42 views

Meaningless counterfactuals

What is the term for believing that counterfactual statements do not have definite truth values? i.e., that the only possible world is the actual world. Also are there any philosophers known for that ...
2
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1answer
48 views

Is presentism self-contradictory?

One might reach the conclusion of presentism by thinking to oneself: "I do not know if the events that occurred in my memories truly happened, therefore, I can not with 100% certainty say they are ...
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1answer
66 views

What is the history of the concepts “sound” and “valid”?

Could someone tell me when the current terminological distinction between "sound" and "valid" was first made in the development of logic? If the distinction was first drawn in writings in ...
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2answers
60 views

Is there a relationship between implication and supersets?

The "hook" symbol for implication (⊃) is the same symbol for superset. Is this just a coincidence, or is there a relationship between these two ideas?
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2answers
21 views

Exclusive disjunction in terms of conditional

I have the following doubt. I would say that: = p implies not q Though that equivalence seems natural to me, it is not true. Can someone please give me an intuitive explanation of mi error. Thank ...
1
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1answer
34 views

How to learn more about statements such as 'not without = only with'? Is this logic? [closed]

(For this ELL question), I only realised my main problem after user 'Araucaria' identified it: If we use not without in a sentence, it has the same meaning as only with or only by. Yet I never ...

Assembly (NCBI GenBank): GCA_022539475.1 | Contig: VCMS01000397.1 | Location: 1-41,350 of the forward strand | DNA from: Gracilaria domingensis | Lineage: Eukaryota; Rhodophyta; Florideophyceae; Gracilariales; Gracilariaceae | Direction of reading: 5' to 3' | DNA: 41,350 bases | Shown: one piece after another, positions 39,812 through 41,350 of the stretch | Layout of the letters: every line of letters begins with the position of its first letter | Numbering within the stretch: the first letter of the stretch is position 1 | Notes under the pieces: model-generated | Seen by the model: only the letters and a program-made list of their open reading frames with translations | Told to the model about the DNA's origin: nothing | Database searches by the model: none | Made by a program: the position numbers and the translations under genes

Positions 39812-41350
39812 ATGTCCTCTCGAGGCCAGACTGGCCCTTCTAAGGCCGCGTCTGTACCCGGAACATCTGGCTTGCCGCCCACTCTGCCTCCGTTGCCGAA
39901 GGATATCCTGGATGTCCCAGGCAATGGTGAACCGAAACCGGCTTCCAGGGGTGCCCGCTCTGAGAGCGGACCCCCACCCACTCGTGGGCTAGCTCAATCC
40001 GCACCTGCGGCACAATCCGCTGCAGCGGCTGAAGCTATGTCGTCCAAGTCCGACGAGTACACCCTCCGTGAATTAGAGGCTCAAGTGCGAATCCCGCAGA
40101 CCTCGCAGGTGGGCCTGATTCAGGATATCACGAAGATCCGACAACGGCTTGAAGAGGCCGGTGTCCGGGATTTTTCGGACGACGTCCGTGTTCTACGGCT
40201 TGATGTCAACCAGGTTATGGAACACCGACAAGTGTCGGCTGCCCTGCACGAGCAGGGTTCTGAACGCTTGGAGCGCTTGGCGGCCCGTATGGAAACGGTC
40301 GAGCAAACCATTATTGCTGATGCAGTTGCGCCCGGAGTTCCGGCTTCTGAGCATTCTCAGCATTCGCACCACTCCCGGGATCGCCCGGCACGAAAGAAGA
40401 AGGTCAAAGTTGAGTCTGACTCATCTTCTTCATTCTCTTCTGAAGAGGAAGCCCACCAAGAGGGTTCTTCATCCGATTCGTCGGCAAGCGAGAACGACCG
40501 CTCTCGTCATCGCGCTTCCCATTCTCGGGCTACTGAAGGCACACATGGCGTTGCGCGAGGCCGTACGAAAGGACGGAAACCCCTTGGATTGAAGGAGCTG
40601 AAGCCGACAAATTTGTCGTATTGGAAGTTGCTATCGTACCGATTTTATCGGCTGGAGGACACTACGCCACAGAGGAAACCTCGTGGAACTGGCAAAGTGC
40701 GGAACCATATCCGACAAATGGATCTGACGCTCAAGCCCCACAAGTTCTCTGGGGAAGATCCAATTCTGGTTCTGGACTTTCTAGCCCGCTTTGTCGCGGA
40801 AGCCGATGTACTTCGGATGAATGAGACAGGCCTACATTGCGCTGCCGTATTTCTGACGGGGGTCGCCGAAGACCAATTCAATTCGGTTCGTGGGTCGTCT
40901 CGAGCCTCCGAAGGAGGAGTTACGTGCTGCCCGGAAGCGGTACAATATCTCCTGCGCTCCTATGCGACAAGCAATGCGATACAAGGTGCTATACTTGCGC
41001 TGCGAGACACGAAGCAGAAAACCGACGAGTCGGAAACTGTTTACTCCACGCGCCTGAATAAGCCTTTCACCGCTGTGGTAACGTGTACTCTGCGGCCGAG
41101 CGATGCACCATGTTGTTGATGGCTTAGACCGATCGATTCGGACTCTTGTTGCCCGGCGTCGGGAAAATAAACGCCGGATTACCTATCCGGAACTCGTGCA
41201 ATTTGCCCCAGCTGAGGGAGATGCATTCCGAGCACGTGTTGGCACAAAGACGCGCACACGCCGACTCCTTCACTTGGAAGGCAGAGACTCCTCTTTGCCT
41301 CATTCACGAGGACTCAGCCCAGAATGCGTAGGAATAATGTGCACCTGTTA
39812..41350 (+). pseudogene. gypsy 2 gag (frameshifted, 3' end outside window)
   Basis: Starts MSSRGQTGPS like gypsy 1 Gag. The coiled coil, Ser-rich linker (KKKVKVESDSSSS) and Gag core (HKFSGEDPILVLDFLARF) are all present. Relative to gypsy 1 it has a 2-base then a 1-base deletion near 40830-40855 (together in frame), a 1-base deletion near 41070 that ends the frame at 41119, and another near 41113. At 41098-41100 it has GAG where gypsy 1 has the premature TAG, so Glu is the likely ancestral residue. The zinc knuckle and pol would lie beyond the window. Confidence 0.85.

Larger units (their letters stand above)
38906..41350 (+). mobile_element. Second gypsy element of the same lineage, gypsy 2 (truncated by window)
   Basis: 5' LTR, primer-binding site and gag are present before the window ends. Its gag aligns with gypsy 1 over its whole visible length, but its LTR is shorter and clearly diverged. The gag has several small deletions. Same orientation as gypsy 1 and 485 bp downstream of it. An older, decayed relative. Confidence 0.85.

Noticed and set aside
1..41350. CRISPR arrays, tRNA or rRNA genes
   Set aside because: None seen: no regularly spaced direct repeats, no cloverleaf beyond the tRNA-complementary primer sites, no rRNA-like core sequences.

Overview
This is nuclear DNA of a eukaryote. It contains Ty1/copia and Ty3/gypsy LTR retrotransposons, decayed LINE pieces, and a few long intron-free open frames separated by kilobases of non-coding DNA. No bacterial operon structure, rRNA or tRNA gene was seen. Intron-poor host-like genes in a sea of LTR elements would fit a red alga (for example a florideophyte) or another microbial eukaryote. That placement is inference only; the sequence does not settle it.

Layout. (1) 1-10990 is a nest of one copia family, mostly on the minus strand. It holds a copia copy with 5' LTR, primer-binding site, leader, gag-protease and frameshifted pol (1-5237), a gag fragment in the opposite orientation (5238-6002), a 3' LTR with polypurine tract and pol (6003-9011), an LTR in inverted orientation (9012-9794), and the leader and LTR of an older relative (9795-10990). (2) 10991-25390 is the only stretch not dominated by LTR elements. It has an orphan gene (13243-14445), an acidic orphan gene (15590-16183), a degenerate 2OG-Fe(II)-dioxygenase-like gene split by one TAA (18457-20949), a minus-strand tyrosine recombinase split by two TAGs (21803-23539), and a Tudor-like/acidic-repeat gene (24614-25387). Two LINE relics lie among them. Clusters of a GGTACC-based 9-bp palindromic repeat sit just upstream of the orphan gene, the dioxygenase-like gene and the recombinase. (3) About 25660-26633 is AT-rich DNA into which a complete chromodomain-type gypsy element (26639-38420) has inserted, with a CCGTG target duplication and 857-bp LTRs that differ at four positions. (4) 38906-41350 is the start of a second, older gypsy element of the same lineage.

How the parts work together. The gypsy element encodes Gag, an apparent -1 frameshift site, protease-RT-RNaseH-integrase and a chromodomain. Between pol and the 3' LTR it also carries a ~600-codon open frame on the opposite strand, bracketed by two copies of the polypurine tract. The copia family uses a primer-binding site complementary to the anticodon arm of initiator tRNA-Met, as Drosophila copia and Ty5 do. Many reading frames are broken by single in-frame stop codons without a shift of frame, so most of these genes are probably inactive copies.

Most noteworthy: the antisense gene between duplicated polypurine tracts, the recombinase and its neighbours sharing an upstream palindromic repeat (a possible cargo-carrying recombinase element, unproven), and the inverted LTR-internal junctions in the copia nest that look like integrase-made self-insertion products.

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2answers
42 views

What logics modify conditional detachment in this way?

What logical systems modify conditional detachment such that it is not permitted in cases that would be allowed by 'normal' logics — in particular, such that A⇒B is not equivalent to ~AvB?
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What logical systems categorize A->~A as a contradiction.?

In the basic propositional logic I learned in school A->~A is not a contradiction because it is not false when ~A is true. What logical systems would hold this statement to always be false?
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58 views

Suppose you know the premises of an argument are inconsistent. Do you have to do a truth table to know whether it is valid or invalid?

Suppose you know the premises of an argument are inconsistent. Do you have to do a truth table to know whether it is valid or invalid?
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1answer
46 views

Suppose the conclusion of an argument is known to be tautologous. Do you have to do a truth table to know whether it is valid or invalid?

Suppose the conclusion of an argument is known to be tautologous. Do you have to do a truth table to know whether it is valid or invalid?